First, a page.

Betaworks CEO John Borthwick announced that he is taking part in the $1.5 million seed round for Yo, the app that does nothing but send the message Yo to other people (h/t Paul Sawers at The Next Web). Venture capitalists investing money in long shot tech startups is nothing new, but what is surprising is that Borthwick’s explanation cuts past what just sounds like a ridiculous app.
Yo is a zero payload, notification layer communication app
“There is no payload in Yo — no pictures, no text, just a deceptively simple on/off state that over time has the potential to become a platform,” he writes. “As the notification layer becomes the primary interface of alert-based information on your phone — as the OS’s allow navigation and controls in those alerts — there will emerge a new class of applications that mediate this layer for web sites, other apps and connected hardware.”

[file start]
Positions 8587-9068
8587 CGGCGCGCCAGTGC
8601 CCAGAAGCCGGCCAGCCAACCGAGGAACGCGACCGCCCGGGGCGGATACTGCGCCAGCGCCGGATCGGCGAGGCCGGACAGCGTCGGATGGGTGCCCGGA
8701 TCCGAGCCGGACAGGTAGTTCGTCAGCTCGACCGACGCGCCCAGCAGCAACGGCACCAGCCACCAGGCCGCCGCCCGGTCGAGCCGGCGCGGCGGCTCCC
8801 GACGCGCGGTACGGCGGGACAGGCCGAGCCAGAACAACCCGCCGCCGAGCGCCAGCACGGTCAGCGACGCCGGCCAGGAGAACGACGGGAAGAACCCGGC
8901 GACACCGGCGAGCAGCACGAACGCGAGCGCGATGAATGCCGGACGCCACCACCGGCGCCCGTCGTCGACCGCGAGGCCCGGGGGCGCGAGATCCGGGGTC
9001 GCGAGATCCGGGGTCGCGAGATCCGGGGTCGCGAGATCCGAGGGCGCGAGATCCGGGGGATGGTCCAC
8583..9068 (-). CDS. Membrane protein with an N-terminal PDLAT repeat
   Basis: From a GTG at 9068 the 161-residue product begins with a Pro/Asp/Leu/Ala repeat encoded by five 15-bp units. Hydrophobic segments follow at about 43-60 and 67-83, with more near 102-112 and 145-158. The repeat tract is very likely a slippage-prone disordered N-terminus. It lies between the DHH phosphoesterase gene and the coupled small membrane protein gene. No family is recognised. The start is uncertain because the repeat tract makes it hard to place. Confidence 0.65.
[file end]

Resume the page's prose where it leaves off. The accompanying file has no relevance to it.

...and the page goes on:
So it’s not really Yo that Borthwick is interested in so much as the developers who thought to build a communication app that exists entirely in the notification layer. Smartphones are already deeply integrated into users’ daily lives, but the mobile ecosystem is very much in flux. For all the snide coverage that Yo has gotten, when Borthwick says that he already uses Yo to remind co-workers, or let his wife know that he’s thinking about her during a busy day, it starts to sound like the right combination of effortlessness and specific utility that creates its own niche.
Borthwick must be interested in the people behind Yo more than the app itself
As for the company itself, Yo could be a textbook example of a business model without a moat: any decent developer could put together the same app without much effort. The app has had something like 2 million downloads, but a lot of that was just novelty value. And if Yo became the gold standard of pinging other people, you still can’t really monetize it. Ads are too complex to be squeezed in and no one is going to pay for such a minor service.
The only reasonable assumption is that Borthwick is funding Yo to find out if the people behind it were insightful enough to spot an unmet need in the market or just a couple of developers who made a funny app.